Q: Why are you interested in neuromarketing?
A: We’re using databases by the millions, planning future consumer behavior based on ‘predictive data’. But this data can’t tell you what is happening tomorrow. Nobody has factored in how the competitive landscape is changing. Neuroscience treats each consumer uniquely and helps us predict the future by understanding people’s intrinsic drive, rather than looking at the past. In the current scenario, it’s no longer possible to make predictions based on the past. We must understand how people’s eyes and minds are working.
Q: Is your interest in neuromarketing new? Why now?
A: I have been interested in neuromarketing for
quite some time. People today are much smarter, I think we will never get their
intrinsic decisions just by looking at their ‘masks’. I’ve been part to data
analytics, and I was getting scores indicating extremely loyal
customers. But the reality was not matching up. For example, at one of our
brand’s exit surveys, we figured that people were repeating themselves. It
turned out, the motive was not to give feedback, but to get the chocolate at
the end of the survey.
“I’ve seen a lot of neuroscience studies that led to changes – in color, model, ad backgrounds. Unlike focus groups, neuromarketing provides us with actionable data.”
Q: What’s your view on neuro?
A: I can clearly see the applications of it. I recently visited a VR-park with my son, and there was this house where you could move things around. That’s where I saw the scope. Imagine for a furniture retail company, you could make customers create rooms without intruding on their personal space. But in this region, there is no company or agency to capitalize on it. The market is in dire need, but there is a gap when it comes to the educational part of neuroscience. Companies aren’t ready, because they don’t see the practical applications.
The other part is budgeting. Neuroscience is a specialized skill and therefore comes with a price tag. We need to get companies to understand it’s not just about price, but also about value. That is something the region is not yet ready to listen to currently. Especially now that the region is going through financial turmoil, and budgets are getting cut, sometimes by 50%.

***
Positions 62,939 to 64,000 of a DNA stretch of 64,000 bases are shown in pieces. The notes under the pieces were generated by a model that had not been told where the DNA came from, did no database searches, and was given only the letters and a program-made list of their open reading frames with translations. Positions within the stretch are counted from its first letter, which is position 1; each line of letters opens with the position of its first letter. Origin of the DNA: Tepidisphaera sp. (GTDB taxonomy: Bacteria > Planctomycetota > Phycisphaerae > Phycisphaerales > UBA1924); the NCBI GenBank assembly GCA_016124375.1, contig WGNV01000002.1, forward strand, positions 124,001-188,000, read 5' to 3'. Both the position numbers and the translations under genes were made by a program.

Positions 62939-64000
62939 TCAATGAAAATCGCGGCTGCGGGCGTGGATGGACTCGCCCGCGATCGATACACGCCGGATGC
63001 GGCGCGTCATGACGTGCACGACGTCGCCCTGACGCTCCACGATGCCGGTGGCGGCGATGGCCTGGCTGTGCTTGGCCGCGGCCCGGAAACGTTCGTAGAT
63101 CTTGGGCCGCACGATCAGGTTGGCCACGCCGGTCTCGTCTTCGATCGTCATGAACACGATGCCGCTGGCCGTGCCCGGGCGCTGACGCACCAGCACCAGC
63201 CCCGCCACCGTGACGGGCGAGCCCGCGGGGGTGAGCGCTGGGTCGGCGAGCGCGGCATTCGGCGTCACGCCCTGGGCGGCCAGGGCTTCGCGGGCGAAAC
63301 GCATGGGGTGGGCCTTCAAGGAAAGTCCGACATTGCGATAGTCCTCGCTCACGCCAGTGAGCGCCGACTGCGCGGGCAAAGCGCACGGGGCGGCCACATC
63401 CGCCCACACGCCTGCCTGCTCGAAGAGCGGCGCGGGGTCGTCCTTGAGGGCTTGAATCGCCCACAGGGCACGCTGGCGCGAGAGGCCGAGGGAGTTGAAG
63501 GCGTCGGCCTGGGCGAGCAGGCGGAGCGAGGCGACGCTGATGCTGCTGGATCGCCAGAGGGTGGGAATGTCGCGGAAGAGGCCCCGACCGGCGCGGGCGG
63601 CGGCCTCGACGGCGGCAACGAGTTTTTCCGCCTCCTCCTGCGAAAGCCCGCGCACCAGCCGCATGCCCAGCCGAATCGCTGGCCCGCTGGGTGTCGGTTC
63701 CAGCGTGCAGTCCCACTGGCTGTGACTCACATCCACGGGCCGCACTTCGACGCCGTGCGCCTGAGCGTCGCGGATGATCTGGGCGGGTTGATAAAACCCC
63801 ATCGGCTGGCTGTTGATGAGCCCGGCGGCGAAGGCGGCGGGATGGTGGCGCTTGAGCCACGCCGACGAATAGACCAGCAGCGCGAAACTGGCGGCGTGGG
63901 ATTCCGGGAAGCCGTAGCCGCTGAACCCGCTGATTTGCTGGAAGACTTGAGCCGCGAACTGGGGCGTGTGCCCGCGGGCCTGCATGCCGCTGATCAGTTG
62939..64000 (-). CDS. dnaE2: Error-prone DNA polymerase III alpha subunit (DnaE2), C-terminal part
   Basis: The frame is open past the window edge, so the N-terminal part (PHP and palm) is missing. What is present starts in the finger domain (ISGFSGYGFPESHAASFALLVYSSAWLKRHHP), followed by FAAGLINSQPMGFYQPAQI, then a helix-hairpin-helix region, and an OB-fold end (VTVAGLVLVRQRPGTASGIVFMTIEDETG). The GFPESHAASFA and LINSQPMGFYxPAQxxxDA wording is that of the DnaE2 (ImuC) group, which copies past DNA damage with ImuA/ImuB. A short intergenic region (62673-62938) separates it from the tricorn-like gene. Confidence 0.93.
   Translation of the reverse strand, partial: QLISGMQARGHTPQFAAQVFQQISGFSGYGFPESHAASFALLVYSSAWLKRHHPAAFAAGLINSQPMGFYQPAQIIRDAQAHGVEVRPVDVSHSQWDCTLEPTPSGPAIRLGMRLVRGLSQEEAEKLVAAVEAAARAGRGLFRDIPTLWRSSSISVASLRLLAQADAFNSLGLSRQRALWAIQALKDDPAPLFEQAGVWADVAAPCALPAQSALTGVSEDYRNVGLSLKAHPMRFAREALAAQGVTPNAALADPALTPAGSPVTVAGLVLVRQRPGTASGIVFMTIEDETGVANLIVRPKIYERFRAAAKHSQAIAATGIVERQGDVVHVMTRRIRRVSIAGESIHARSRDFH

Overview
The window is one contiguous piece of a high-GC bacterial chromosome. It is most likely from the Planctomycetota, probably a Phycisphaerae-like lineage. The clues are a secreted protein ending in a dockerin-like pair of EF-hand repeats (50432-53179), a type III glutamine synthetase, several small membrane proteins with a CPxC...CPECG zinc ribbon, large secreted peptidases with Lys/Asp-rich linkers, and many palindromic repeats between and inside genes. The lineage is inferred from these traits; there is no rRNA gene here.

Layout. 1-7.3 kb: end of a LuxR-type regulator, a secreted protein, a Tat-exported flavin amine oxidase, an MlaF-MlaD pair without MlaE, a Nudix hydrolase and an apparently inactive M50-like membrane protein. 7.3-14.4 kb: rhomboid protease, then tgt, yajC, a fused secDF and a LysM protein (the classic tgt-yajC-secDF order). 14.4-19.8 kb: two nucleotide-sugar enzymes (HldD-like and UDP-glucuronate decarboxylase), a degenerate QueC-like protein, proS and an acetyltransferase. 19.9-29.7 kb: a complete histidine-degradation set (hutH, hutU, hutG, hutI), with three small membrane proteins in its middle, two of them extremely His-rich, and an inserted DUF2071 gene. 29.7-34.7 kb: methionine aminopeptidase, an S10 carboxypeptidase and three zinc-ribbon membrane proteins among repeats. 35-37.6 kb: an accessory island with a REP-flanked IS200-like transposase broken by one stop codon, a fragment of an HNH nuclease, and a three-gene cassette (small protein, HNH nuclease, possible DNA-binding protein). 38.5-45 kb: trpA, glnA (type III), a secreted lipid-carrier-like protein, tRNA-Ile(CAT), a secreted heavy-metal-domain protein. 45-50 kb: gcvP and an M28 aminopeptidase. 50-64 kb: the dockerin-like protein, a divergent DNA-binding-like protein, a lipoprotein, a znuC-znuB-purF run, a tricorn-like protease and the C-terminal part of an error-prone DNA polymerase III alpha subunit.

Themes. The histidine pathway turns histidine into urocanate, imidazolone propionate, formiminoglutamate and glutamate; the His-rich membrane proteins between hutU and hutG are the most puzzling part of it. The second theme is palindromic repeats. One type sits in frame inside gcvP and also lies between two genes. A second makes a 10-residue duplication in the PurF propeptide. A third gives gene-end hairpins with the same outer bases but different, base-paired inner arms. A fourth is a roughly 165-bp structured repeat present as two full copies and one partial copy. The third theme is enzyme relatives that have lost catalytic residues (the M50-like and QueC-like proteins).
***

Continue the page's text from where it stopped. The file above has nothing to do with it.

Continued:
Q: What are your doubts?
A: When we did packaging testing for Cadbury Flutes in markets like Lebanon, we found out people don’t like yellow because it stands for a political party. Neuroscience couldn’t tell us that. You still need to tie neuroscience with conventional market research. The question is, are companies ready to up their budgets? In this region, we need at least four focus groups – locals, expats, Arabs, and Asians – and then we need to do a male and female group. We’re talking eight focus groups minimum. For that amount, what can neuroscience deliver? I know it’s expensive and exclusive, but I don’t know what kind of value we would get for that budget.
Q: How would neuro gain more traction in the MENA region?
I can see neuro being applied in four verticals. The biggest entry point would be FMCG – products people cannot do without. Consumers would buy more if prices or packages changed. FMCG companies would be the ones most interested in these tough times, followed by automotive, electronics, and travel. People own on average 2.9 phones in this region, and each phone is replaced yearly.
Vandana concludes, “Now is the time to do the groundwork. Create a buzz, a positive word of mouth. Show how neuro helps companies save, why they should do this and what can get better.”